Forum shopping, in this sense, refers to the practice of choosing to establish a company in or move headquarters to another jurisdiction with a more favourable regulatory environment. For the GDPR, this means countries with relaxed privacy laws, small fines and lacklustre monitoring in general. The GDPR aims to put an end to the practice.
Forum Shopping Today
Until 25 May 2018, when the General Data Protection Regulation will be implemented, the Data Protection Directive (DPD) remains valid.
Under the DPD, companies deal with several Data Protection Authorities (DPAs), depending on which countries they operate in. Aside from being an administrative burden, each of these authorities can have different powers, and different legislative rules may apply for similar operation from country to country.
This can have more insidious consequences than just increasing legal costs for companies. They can use it to their advantage by purposefully choosing countries with permissive privacy regulations. For example, a company from Poland is bound by the Polish data protection laws, no matter whose data the company is processing and collecting.
This can put some of the countries with stricter laws at a disadvantage, and unwittingly expose their citizens to a lower level of data security, with an added risk of moving said data to another country.
A Current Issue
Legal issues have stemmed from this. For example, a German DPA has decided to take action against Facebook for its policy of not allowing profiles with fake names. The DPA claimed it is against German law, and since Facebook has got an office in Germany, it should be bound by the German laws. Facebook, on the other hand, claimed it was bound by Irish law, where its main European headquarters are. Eventually, Facebook won the case. Under the GDPR, such cases should not be possible, since the legislation will be the same in both Ireland and Germany.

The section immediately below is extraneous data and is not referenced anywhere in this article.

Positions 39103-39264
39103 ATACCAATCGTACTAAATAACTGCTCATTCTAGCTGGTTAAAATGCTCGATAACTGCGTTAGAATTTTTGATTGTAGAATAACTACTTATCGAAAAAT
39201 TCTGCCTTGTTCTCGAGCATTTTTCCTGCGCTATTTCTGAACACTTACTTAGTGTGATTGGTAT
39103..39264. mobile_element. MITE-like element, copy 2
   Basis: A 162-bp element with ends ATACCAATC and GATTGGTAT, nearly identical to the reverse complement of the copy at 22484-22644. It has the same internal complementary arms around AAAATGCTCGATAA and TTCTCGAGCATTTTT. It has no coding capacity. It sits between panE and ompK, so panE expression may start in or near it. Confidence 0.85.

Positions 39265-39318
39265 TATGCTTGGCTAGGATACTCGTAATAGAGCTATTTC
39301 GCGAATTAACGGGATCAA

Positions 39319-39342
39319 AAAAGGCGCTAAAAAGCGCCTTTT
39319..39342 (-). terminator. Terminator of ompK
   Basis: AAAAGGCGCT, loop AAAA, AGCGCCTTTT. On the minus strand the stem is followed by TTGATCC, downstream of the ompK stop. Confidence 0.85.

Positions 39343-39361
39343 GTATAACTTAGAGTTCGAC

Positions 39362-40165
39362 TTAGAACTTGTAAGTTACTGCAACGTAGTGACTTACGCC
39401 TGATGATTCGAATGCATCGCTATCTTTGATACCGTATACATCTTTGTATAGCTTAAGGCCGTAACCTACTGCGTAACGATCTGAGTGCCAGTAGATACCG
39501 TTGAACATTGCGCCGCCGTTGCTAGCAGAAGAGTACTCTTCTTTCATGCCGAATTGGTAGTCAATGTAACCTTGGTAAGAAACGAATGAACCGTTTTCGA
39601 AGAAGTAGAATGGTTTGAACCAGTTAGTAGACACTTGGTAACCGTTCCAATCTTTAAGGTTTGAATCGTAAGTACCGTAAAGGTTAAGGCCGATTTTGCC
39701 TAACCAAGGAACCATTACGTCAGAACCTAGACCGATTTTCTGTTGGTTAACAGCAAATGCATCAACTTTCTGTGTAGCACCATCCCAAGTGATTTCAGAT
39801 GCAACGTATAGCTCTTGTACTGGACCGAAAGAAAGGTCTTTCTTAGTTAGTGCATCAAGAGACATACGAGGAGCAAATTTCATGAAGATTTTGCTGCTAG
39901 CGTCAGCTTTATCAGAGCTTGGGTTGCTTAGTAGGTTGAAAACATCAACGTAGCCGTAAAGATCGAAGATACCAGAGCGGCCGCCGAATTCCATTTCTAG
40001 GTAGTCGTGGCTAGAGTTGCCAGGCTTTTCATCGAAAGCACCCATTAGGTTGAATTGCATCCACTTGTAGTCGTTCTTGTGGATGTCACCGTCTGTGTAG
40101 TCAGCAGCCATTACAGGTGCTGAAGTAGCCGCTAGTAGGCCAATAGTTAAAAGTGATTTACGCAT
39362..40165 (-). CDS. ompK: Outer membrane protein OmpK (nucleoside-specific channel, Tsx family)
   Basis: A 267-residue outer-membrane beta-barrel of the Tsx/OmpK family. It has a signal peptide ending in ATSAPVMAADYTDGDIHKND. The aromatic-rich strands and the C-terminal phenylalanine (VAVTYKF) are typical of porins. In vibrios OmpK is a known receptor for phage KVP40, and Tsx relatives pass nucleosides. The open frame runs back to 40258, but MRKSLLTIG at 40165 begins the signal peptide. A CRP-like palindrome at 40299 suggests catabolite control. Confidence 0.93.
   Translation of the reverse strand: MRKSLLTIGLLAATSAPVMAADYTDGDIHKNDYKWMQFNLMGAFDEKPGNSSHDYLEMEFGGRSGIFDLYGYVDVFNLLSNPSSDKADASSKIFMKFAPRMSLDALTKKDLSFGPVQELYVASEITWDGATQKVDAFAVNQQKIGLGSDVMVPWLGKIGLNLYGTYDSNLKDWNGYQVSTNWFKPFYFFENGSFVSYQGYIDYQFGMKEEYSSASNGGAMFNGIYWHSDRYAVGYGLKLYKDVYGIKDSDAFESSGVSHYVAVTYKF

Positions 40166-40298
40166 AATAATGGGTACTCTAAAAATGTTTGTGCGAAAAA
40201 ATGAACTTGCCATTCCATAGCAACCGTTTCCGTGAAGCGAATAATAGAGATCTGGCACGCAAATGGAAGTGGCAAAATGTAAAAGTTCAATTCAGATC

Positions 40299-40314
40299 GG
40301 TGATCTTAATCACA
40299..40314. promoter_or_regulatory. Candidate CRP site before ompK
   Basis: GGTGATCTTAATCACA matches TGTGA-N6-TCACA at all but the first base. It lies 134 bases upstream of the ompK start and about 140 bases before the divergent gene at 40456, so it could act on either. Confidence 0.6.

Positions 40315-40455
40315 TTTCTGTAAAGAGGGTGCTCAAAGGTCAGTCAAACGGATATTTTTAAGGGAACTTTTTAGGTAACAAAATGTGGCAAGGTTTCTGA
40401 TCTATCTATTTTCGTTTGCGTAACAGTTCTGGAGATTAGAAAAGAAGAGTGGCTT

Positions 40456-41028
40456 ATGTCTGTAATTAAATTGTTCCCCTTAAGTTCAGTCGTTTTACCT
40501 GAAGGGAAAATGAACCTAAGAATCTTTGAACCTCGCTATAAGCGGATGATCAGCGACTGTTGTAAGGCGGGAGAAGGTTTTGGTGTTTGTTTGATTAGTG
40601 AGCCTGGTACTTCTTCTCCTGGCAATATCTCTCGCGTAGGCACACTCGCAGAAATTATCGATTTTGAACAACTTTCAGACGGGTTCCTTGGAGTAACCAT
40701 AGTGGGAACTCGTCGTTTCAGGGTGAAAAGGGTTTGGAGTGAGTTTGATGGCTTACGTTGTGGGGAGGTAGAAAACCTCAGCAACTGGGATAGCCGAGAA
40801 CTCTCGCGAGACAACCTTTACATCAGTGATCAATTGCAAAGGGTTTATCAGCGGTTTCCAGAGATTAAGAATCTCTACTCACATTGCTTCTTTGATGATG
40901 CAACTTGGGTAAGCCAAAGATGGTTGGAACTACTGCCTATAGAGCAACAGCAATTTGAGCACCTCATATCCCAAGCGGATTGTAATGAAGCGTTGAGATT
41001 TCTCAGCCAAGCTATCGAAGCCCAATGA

Forum Shopping and the GDPR
The GDPR aims to prevent forum shopping by streamlining and harmonising the rules for the whole European Union. In theory, the privacy regulations should be consistently applied and equal in the entire internal market, and so it should not matter much where the company is based; or at least not because of data protection laws.
A Two-Tiered Approach
While the GDPR will certainly close one wide gap that would enable companies to ‘forum shop’, namely legislative differences, some of these inconsistencies will be difficult to eliminate completely. The European Commission is aware of that problem, and they have created a two-tiered approach to ensure a fair implementation of the GDPR.
The regulatory authorities within each country are independent, but major decisions are reached in cooperation with other authorities and the European Data Protection Board. It, along with the European Commission, is responsible for ensuring consistency in the practical application of the GDPR provisions.
The concept of a company dealing with only a single regulatory authority is called the ‘one-stop shop’ approach, although it has been mellowed down over time. In its original form, only the SA of a country where the company is based would be responsible. In its current form, all SAs in the countries where the company operates may investigate. However, There is still one single lead authority, and the company communicates only with it.
This has the unintended consequence of reducing the incentive to forum shop, as the authorities have the right to ‘snoop around’ regardless of where the company is based.